Case Study Business Performance & The 16 Habits of Lean Leaders
Last Case Study, number 3, part 1, I referred to conflicts between members of the Top-Team of a business which designed and produced specialist cleaning machines for the automotive industry.
In the following articles, I will write about several Habits of Lean Leaders which had a significant influence on making this business very successful. In this part 2, I will present Habit 8.
Habit 8, The Habit of Knowing the numbers.
Now each Habit has the following components: A skill area, a title, a description, a reflective wisdom statement, a key goal or goals, a set of tools, competences and skills which need to be understood, learned and practiced, several case studies and homework. What comes next in this article is an overview what this habit is and how it was deployed in this particular business case.
Lets just remind ourselves of the Size of the problem I wrote about in Part 1. Major conflicts between the Production director, Chief Accountant and Sales Director were giving the CEO a major headache. Orders were being delivered late to customers. Profit margins per machine were much lower than was sustainable for the business. Cash-flow was tight and banks were not eager to re-lend.
Internal conflict between the Directors of the production, sales and accounting teams was identified as the key problem in the business, which needed to be addressed as soon as possible.
Where you have conflict between Top-Teams, as we had in this business, you have what is called technically 'unsubstantiated opinions, beliefs and behaviours', which in non-technical speak is called 'bull-shit', or BS for short. BS probably consumes around 80% of many meetings in today’s modern companies. In fact at the management level BS is so rife, there are two Habits which deal with this subject.
Habit 8 addresses part of this problem by making sure that what ever is discussed as the problem is validated by numbers.
Hence, Habit 8 is the Habit of knowing your numbers.
In this particular business we created two A3 projects. (in hindsight, quite possibly an Obeya Project Management system might have been more appropriate). One A3 project focused on determining why profit margins and lead times were the major financial and delivery time KPI’s that were not being met. The second A3 addressed the problem why wasn’t the Top-Management Team working as one synergistic team but constantly fighting amongst themselves.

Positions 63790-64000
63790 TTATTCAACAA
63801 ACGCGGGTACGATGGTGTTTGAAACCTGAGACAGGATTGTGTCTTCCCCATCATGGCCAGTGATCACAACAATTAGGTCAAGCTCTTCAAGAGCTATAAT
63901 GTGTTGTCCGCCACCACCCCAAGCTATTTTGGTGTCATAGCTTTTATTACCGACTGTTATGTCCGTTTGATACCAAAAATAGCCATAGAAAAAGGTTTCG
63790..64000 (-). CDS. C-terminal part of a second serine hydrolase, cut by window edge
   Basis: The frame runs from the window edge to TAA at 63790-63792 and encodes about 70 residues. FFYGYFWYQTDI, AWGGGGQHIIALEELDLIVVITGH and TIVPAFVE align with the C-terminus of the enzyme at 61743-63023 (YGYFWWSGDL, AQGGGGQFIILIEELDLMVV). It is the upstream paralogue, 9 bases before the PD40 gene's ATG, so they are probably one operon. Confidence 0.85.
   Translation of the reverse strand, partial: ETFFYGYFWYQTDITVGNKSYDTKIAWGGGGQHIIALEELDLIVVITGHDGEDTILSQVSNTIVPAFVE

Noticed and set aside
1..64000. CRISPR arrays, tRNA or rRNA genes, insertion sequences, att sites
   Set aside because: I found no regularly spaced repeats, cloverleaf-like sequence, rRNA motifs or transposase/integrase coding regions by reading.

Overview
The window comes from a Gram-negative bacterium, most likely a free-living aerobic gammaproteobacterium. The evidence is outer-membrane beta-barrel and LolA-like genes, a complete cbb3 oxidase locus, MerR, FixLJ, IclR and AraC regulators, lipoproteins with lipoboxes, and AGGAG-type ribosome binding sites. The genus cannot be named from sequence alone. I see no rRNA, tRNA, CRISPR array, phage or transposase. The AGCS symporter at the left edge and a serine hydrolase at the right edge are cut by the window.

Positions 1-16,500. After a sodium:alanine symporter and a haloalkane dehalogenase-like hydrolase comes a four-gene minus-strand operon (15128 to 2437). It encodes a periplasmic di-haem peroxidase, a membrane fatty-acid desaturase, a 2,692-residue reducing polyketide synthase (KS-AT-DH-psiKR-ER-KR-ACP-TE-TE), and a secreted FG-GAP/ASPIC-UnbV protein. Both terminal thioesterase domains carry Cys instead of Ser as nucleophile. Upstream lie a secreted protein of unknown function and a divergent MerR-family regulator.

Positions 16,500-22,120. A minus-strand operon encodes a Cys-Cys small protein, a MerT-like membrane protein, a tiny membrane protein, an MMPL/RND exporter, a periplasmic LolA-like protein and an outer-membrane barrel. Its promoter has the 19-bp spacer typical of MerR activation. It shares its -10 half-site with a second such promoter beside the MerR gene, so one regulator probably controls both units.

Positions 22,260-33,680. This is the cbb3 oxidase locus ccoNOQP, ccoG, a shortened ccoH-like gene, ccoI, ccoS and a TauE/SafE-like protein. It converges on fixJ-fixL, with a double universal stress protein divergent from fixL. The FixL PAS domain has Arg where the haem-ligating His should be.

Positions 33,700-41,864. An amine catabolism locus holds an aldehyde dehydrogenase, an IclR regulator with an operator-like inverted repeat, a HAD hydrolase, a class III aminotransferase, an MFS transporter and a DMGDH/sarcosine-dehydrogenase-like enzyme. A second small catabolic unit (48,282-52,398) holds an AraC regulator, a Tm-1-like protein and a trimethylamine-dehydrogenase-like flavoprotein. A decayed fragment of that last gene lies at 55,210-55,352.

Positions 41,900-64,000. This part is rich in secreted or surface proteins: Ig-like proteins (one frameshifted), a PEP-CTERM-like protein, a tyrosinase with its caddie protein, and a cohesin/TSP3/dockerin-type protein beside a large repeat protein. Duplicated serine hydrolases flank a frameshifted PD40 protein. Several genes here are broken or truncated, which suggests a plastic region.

You see, what the process managers and consultants get wrong is they think leadership and business is all about numbers and processes, standards and procedures. Well, actually TPS is about people, values, team building and making the next persons job easier within an environment of trust and respect.
This framework and environment creates the possibility for members (employees, teams, individuals) to find meaning and purpose in their everyday work. Which in turn gives them the motivation to perform.
Perform means get the results. Of course, being coached in the art of lean tools and leadership competences, but always working on a problem. (that’s the short version of what TPS is in the value stream).
The wisdom statement behind Habit 8 is “progress means knowing where you are on the road map”. What does this mean?. In short it means you do a lot of measuring, analysis and visual management. Each Top-Team member had to show on the white boards their figures and numbers. Using A3 we listed over 30 causes of the profitability and lead time problems. When it came to A3 project number 2, which addressed the problem of inappropriate behaviour of the Top Team we had over 60 causes!. Not surprising for anyone who understands the problems at work are not the robots or processes, but the people!.
The key goal of Habit 8 is to measure so as to be able to understand. I think that is self-evident for this short article here. By getting the Top Team to move from BS management to knowing and understanding the numbers and behaviours, we improved communication and started to build a team. The team, gradually created a matrix of behaviours and performance measures which allowed them to have value enriching conversations on what the issues were and solve them.
In PART 3 of this case study, I will go through the Habit 7 – The Habit of focusing on Facts and Foxes.
Build you organisation by allowing your people to focus on structured problem solving.
What Toyota focuses on is “Developing People through Problem Solving”, with a great deal of support mechanisms around the word “support”.
In the case of this business, the support came from the 16 Habits.
I hope this case study has shown how this system works and why it work.
If you would like to know more, please contact me, Mark Forkun on: email@example.com